“Sentiment” is said by many to be one of the key drivers in many markets - financial, consumer, durables, the stock market and so on. TNS Research Surveys (Pty) Ltd, South Africa's leading marketing and social insights company, has developed a Market Sentiment Index (MSI) ideally suited to SA conditions (as a developing country) to provide decision-makers in all parts of the economy with some idea of people's sentiment towards the economy and, hence, their future well-being.
This index examines people's current and future perceptions of the economy in terms of job availability, business conditions, general economic conditions, prices and inflation, likely income, and the effects of AIDS and crime on the economy. These two constructs - “where are we now?” and “where are we going?” are then combined into an overall index. The future perceptions measure, in particular, can be a leading indicator of changes in people's spending patterns if it changes over time by any material amount. The index is calculated via a survey every two to three months of 2 000 metropolitan adults aged 18 years and over, sampled from the major metropolitan areas of South Africa. In the latest reading, 1 260 blacks, 385 whites, 240 coloureds and 115 Indians/Asians were questioned. The overall margin of error is less than 2.5%. The index was first measured in May/June 2002.Technical note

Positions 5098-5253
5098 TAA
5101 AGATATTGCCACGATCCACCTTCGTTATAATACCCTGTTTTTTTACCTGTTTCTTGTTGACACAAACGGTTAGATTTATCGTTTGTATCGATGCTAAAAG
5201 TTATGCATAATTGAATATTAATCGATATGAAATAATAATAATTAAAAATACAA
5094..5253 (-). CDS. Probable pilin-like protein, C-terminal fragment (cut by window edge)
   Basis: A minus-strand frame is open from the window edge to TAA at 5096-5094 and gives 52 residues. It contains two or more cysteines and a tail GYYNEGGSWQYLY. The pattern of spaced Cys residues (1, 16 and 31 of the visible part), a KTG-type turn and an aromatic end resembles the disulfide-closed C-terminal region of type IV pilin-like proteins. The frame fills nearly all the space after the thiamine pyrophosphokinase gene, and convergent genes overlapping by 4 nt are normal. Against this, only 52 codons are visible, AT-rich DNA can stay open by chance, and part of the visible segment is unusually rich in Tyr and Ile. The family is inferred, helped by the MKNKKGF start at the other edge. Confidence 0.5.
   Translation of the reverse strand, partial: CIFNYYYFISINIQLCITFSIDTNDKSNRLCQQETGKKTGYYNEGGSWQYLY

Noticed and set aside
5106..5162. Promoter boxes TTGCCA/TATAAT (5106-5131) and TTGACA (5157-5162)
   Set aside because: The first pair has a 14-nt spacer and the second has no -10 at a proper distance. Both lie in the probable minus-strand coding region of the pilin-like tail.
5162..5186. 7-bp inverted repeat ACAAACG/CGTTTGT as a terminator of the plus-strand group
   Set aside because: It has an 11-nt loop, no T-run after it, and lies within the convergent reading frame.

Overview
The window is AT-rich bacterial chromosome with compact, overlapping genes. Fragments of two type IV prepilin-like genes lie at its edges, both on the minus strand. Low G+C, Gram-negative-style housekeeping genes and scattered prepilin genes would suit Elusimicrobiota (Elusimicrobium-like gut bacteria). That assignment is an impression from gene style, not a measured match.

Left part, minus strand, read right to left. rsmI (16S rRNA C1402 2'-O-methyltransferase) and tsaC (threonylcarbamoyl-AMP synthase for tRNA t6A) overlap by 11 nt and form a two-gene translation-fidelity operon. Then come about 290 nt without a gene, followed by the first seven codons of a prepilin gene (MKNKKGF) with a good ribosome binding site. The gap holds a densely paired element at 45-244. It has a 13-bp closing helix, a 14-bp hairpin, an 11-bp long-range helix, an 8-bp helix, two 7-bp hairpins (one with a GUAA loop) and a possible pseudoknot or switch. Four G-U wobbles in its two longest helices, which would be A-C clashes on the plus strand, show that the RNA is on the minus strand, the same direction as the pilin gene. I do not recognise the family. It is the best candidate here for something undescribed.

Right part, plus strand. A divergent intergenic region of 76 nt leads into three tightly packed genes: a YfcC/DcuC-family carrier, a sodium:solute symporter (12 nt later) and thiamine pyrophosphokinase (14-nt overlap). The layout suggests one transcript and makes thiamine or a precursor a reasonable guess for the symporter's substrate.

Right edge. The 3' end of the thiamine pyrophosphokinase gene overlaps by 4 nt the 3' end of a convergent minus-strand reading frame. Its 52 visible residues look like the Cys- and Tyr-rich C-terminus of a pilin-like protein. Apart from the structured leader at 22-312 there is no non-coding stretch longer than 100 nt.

People were interviewed face-to-face in their homes. The study was conducted by TNS Research Surveys (Pty) Ltd as part of their ongoing research into current social and political issues and was funded by TNS Research Surveys (Pty) Ltd. For more details, please contact Neil Higgs, Director, on (011) 778-7500 or 082-376-6312. www.tnsresearchsurveys.co.zaAbout TNS
TNS, who recently merged with Research International, is the world's largest custom research agency delivering actionable insights and research-based business advice to its clients so they can make more effective business decisions. TNS offers comprehensive industry knowledge within the Consumer, Technology, Finance, Automotive and Political & Social sectors, supported by a unique product offering that stretches across the entire range of marketing and business issues, specialising in product development & innovation, brand & communication, stakeholder management, retail & shopper, and qualitative research. Delivering best-in-class service across more than 70 countries, TNS is part of Kantar, the world's largest research, insight and consultancy network. Please visit www.tnsglobal.com
for more information. The Kantar Group
The Kantar Group is one of the world's largest research, insight and consultancy networks. By uniting the diverse talents of more than 20 specialist companies - including the recently-acquired TNS - the group aims to become the pre-eminent provider of compelling and actionable insights for the global business community. Its 26,500 employees work across 80 countries and across the whole spectrum of research and consultancy disciplines, enabling the group to offer clients business insights at each and every point of the consumer cycle. The group's services are employed by over half of the Fortune Top 500 companies. The Kantar Group is a wholly-owned subsidiary of WPP Group plc. For further information, please visit www.kantargrouptns.com